South Africa reach deal for Bafana Bafana nickname

A South African supporter waves a Bafana Bafana scarf
The South African FA have been forced to reach into the pocket after failing to register the team's nickname 'Bafana Bafana' in the early 1990s

South Africa will continue to be known as Bafana Bafana after paying $732,000 to secure rights to the nickname.

The sum will be paid over 12 months to licensing company Stanton Woodrush, who registered the nickname 18 years ago.

"We feel very happy about the acquisition of the name which allows us to exploit this great brand for the good of the game," said South African (Safa) president Kirsten Nematandani.

Stanton Woodrush bought the Bafana trademark after Safa failed to do so.

The deal brings to a close a highly-divisive issue which had pitted the association against the licensing company in court and also concludes months of post-World Cup negotiations.

"The future now looks very bright as this move has begun to open better opportunities for us to venture into real partnerships with various sponsors," Nematandani added.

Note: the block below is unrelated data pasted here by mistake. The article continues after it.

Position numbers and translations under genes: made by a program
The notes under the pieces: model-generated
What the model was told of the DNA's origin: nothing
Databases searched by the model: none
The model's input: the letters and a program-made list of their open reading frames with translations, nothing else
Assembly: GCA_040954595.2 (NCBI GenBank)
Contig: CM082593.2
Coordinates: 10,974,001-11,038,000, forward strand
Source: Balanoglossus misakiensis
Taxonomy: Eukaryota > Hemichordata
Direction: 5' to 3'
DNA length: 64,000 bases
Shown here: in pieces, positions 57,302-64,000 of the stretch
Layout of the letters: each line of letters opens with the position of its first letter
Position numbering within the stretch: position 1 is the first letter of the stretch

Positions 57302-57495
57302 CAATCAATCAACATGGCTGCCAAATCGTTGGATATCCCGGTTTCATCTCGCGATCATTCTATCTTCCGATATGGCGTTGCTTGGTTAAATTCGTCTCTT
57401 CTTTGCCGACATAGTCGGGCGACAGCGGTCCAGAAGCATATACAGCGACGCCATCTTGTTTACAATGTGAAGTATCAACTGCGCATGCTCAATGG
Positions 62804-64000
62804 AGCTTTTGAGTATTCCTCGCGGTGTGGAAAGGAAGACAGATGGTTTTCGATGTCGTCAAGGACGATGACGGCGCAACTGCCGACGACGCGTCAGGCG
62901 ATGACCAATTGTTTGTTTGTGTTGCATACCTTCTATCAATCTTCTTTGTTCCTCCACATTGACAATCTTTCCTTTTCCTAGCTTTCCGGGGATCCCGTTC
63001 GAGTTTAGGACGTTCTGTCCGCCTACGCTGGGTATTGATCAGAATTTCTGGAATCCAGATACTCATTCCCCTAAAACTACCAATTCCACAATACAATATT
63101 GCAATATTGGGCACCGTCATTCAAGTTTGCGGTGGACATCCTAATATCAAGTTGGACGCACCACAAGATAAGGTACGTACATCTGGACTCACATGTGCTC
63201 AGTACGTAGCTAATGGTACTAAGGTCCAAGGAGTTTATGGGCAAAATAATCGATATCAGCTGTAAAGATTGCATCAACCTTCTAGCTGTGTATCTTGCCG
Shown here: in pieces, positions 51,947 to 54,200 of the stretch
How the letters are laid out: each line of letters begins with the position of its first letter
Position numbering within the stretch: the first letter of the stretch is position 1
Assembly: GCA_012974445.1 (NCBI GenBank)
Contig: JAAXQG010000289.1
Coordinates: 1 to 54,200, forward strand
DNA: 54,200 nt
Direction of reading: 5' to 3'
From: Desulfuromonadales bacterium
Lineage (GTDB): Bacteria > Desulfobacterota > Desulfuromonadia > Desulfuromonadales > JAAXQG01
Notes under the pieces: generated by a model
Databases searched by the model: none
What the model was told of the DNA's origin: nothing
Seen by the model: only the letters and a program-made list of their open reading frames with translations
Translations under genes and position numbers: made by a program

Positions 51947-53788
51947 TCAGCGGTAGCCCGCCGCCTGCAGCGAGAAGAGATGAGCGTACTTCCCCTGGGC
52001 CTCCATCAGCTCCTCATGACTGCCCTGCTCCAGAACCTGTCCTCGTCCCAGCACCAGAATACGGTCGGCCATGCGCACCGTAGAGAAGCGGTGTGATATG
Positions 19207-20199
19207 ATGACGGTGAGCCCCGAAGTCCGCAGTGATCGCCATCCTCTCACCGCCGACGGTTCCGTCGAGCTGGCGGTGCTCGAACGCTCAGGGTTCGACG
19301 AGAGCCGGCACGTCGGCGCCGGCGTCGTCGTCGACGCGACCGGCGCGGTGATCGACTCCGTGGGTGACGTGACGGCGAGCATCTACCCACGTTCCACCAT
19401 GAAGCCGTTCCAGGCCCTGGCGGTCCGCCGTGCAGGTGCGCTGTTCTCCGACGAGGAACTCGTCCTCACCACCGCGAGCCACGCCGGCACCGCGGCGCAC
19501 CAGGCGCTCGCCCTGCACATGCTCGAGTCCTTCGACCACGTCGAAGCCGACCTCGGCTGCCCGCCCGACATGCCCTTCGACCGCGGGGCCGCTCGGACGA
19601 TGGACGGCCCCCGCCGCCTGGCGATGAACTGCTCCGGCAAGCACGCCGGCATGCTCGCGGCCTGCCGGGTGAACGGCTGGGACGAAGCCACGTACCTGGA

Bafana Bafana was a moniker first attached to the team in 1992 by a newspaper reporter.

Loosely translated from Zulu, it means "our boys" and quickly became popular although it was shunned at first by the football association.

After South Africa won the 1996 African Nations Cup, the nickname became firmly attached to the team and the association sought to embrace it.

Yet they had already been beaten to the registration of the name as a trademark by businessman Stan Smidt, who owned Johannesburg-based Stanton Woodrush.

"We recognise that the team and the brand are inextricably linked and that they are indivisible in the sense that they have one identity," said a Stanton Woodrush spokesperson after the deal.

"The brand without the team and the team without the brand would significantly dilute the goodwill which is entrenched through their association."

Safa lost a court case over the intellectual property rights nine years ago but later went into a partnership with Stanton Woodrush for apparel and licensing sales using the nickname, worth an estimated $7.32m.

After last year's World Cup in South Africa, Safa made a renewed bid to gain sole rights to the nickname and held lengthy negotiations.

At one point, it threatened to ditch the team's association with Bafana Bafana and organise a public poll for a new nickname.

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